Severe Heat Stroke in an Intensive Care Unit
Amir Halkin, Dina Lev, Oded Szold, Philip Bidermann, Sarah Bulocnic, Pinchas Halpern, Patrick Sorkine
Depts. of Medicine and Surgery, and Intensive Care Unit, Tel Aviv Medical Center
During the August 1998 heat wave in Tel Aviv we admitted many patients for acute heat-related illness; 6 had severe heat stroke and were admitted in critical condition. We describe their clinical courses during the first 5 days of hospitalization, including response to treatment and implications for future management of this disorder.
The mean APACHE II score of the 6 was 30±3.5 and mean Glasgow Coma Scale rating 3.5±0.5; they were in hypovolemic shock and respiratory failure, necessitating mechanical ventilation. Despite early effective therapy (core temperature in all was reduced to less than 398C in less than 1 hour), there was 1 death (mortality 15%) and 4 required further intensive care for life-threatening multiple organ failure.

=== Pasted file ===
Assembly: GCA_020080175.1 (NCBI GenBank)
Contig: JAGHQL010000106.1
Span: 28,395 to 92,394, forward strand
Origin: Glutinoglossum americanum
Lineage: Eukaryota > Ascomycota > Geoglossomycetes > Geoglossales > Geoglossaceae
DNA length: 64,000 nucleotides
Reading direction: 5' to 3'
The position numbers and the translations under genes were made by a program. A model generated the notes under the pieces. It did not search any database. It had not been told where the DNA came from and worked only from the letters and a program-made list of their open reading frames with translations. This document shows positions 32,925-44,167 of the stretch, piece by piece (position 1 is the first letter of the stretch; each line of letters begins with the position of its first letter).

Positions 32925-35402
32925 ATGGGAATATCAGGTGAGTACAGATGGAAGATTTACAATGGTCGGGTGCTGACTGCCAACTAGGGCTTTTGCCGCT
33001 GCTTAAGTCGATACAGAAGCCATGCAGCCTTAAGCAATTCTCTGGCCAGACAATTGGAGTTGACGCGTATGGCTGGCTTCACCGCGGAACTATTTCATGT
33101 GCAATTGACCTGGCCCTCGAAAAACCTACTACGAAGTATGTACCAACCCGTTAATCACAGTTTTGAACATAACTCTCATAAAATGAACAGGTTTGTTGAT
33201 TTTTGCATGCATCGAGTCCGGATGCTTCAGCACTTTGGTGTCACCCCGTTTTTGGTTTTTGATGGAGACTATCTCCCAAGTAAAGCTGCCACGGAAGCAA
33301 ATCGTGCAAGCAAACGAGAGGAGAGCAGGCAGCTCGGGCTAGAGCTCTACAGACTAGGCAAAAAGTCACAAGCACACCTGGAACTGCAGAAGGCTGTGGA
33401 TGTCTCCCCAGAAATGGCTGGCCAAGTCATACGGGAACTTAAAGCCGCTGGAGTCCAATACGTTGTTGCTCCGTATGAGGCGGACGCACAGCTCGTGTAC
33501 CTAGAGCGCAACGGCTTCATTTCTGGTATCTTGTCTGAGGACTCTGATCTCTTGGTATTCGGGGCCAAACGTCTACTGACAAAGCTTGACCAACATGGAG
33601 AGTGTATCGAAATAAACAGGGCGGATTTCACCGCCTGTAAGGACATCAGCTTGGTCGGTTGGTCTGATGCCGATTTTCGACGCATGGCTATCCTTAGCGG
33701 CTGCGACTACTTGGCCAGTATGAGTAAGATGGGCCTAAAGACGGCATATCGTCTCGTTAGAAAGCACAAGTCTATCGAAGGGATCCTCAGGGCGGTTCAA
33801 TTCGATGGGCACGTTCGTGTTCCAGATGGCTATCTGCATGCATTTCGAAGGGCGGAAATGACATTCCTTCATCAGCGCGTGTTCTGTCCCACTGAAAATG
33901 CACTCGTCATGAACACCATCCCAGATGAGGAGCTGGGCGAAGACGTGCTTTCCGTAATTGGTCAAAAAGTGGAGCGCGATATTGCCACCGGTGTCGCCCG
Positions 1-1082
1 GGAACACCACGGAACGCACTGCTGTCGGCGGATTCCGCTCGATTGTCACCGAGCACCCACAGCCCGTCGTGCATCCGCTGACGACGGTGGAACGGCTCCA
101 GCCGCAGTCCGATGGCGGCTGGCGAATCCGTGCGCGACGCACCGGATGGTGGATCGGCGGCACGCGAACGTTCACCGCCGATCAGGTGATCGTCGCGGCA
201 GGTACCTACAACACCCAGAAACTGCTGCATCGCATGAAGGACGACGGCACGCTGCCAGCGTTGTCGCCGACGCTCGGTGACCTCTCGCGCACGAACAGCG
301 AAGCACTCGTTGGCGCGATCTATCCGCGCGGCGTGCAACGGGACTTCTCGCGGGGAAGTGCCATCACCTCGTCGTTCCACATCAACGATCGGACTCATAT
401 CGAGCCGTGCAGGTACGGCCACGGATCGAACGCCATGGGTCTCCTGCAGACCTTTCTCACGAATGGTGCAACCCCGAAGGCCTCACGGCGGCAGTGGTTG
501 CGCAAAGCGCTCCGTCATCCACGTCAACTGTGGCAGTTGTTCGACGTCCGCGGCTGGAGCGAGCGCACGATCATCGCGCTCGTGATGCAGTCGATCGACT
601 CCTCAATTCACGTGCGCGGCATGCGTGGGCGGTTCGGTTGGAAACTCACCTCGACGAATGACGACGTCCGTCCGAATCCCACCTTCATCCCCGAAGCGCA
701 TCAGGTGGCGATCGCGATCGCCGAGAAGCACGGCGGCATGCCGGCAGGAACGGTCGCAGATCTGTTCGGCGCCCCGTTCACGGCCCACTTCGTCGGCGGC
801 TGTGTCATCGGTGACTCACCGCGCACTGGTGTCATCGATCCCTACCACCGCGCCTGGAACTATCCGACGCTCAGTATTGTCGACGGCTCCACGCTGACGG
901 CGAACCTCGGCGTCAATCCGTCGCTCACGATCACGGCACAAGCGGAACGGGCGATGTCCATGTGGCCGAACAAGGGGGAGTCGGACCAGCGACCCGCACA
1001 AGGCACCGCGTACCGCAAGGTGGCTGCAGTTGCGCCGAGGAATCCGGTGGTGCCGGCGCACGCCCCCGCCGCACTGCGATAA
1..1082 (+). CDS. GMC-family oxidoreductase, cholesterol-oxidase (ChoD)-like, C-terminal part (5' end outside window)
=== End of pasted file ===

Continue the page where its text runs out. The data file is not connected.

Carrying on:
During severe heat waves a significant number of referrals for acute heat-related illness must be anticipated, possibly overwhelming admission capacity of regional intensive-care units. Severe heat stroke complicated by multi-organ failure is not necessarily related to prior physical activity. Although important in determining prognosis, early treatment does not prevent severe complications. Mechanisms regulating body heat may remain disturbed for days following early treatment and apparent stabilization, mandating continued hospitalization.